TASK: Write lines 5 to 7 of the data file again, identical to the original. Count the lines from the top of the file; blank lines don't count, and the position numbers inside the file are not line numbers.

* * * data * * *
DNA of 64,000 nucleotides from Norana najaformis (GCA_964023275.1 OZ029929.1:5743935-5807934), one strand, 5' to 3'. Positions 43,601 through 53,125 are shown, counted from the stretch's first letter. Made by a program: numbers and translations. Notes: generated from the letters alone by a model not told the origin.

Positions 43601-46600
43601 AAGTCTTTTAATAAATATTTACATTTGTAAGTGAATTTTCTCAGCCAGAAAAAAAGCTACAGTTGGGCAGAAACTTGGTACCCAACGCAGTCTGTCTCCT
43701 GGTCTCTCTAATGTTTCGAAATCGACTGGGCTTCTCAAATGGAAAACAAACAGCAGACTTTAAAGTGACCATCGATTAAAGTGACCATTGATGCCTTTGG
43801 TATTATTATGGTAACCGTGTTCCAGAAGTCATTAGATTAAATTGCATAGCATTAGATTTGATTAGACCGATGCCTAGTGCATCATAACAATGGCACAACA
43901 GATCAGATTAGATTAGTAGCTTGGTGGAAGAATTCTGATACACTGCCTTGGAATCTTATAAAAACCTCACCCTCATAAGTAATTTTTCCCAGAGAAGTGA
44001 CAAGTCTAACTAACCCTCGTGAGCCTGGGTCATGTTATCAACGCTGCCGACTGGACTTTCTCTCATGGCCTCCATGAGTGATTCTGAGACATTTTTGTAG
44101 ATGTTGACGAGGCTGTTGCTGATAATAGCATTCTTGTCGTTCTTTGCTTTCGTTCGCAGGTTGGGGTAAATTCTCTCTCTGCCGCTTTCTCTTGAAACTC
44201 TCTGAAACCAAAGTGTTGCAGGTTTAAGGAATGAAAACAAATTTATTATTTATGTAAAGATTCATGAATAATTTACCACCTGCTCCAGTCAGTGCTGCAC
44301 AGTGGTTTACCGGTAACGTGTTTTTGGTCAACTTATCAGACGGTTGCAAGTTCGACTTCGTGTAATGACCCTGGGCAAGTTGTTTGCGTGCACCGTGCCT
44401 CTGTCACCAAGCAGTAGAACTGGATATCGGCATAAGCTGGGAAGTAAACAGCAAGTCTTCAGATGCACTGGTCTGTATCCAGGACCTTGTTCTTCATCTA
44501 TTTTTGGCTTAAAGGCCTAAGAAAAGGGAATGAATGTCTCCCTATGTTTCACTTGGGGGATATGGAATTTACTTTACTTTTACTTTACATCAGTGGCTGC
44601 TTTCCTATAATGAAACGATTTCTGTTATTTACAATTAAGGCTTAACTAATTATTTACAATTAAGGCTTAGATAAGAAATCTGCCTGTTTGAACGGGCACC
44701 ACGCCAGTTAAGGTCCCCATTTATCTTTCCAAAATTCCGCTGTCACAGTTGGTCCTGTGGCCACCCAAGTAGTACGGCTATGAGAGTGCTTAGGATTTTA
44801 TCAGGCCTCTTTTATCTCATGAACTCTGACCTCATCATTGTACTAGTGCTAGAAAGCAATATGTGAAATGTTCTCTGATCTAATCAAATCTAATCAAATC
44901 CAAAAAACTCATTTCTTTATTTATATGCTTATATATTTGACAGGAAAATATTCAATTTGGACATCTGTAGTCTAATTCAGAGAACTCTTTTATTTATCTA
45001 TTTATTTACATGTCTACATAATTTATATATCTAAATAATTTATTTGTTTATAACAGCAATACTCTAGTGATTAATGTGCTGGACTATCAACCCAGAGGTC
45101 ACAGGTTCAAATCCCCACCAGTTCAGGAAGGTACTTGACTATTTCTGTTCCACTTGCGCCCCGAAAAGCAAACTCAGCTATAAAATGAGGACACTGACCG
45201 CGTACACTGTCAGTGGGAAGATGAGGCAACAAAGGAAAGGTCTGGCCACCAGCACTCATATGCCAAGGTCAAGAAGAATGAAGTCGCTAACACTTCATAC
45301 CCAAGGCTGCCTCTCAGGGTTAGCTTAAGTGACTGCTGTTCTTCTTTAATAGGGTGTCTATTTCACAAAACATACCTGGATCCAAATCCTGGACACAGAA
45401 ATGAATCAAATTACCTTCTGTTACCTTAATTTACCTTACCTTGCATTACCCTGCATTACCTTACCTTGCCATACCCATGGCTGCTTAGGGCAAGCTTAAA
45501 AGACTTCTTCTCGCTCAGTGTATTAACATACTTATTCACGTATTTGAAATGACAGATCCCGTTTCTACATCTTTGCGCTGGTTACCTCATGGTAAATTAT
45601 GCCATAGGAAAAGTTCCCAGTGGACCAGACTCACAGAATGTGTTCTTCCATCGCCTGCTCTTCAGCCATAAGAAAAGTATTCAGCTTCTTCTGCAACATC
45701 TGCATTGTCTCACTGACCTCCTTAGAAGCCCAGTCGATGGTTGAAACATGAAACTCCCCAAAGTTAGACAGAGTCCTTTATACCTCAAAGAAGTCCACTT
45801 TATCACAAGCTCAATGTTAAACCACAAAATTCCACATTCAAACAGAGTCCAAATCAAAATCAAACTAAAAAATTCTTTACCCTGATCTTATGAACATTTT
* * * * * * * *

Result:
43801 TATTATTATGGTAACCGTGTTCCAGAAGTCATTAGATTAAATTGCATAGCATTAGATTTGATTAGACCGATGCCTAGTGCATCATAACAATGGCACAACA
43901 GATCAGATTAGATTAGTAGCTTGGTGGAAGAATTCTGATACACTGCCTTGGAATCTTATAAAAACCTCACCCTCATAAGTAATTTTTCCCAGAGAAGTGA
44001 CAAGTCTAACTAACCCTCGTGAGCCTGGGTCATGTTATCAACGCTGCCGACTGGACTTTCTCTCATGGCCTCCATGAGTGATTCTGAGACATTTTTGTAG